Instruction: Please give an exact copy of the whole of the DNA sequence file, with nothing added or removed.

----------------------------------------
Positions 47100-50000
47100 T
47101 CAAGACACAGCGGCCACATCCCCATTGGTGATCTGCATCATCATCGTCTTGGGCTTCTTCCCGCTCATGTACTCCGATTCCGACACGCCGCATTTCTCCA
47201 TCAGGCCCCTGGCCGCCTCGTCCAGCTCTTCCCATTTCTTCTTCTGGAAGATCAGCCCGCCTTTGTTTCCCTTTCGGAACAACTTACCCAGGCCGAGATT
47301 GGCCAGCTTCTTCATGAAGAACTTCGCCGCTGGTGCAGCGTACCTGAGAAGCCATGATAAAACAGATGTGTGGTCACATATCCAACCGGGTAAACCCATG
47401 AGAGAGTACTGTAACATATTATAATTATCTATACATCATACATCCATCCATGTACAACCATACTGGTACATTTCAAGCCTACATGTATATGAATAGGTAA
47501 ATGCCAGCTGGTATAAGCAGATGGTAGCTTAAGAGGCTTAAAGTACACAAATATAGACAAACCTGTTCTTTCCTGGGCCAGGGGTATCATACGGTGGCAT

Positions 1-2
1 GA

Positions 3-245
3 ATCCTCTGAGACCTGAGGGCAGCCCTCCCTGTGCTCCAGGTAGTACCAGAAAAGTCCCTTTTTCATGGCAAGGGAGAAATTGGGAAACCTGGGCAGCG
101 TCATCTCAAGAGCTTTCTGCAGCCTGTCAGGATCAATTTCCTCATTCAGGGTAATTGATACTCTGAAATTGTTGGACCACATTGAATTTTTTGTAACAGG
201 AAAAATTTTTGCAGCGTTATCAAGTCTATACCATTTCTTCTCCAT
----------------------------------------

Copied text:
Positions 47100-50000
47100 T
47101 CAAGACACAGCGGCCACATCCCCATTGGTGATCTGCATCATCATCGTCTTGGGCTTCTTCCCGCTCATGTACTCCGATTCCGACACGCCGCATTTCTCCA
47201 TCAGGCCCCTGGCCGCCTCGTCCAGCTCTTCCCATTTCTTCTTCTGGAAGATCAGCCCGCCTTTGTTTCCCTTTCGGAACAACTTACCCAGGCCGAGATT
47301 GGCCAGCTTCTTCATGAAGAACTTCGCCGCTGGTGCAGCGTACCTGAGAAGCCATGATAAAACAGATGTGTGGTCACATATCCAACCGGGTAAACCCATG
47401 AGAGAGTACTGTAACATATTATAATTATCTATACATCATACATCCATCCATGTACAACCATACTGGTACATTTCAAGCCTACATGTATATGAATAGGTAA
47501 ATGCCAGCTGGTATAAGCAGATGGTAGCTTAAGAGGCTTAAAGTACACAAATATAGACAAACCTGTTCTTTCCTGGGCCAGGGGTATCATACGGTGGCAT

Positions 1-2
1 GA

Positions 3-245
3 ATCCTCTGAGACCTGAGGGCAGCCCTCCCTGTGCTCCAGGTAGTACCAGAAAAGTCCCTTTTTCATGGCAAGGGAGAAATTGGGAAACCTGGGCAGCG
101 TCATCTCAAGAGCTTTCTGCAGCCTGTCAGGATCAATTTCCTCATTCAGGGTAATTGATACTCTGAAATTGTTGGACCACATTGAATTTTTTGTAACAGG
201 AAAAATTTTTGCAGCGTTATCAAGTCTATACCATTTCTTCTCCAT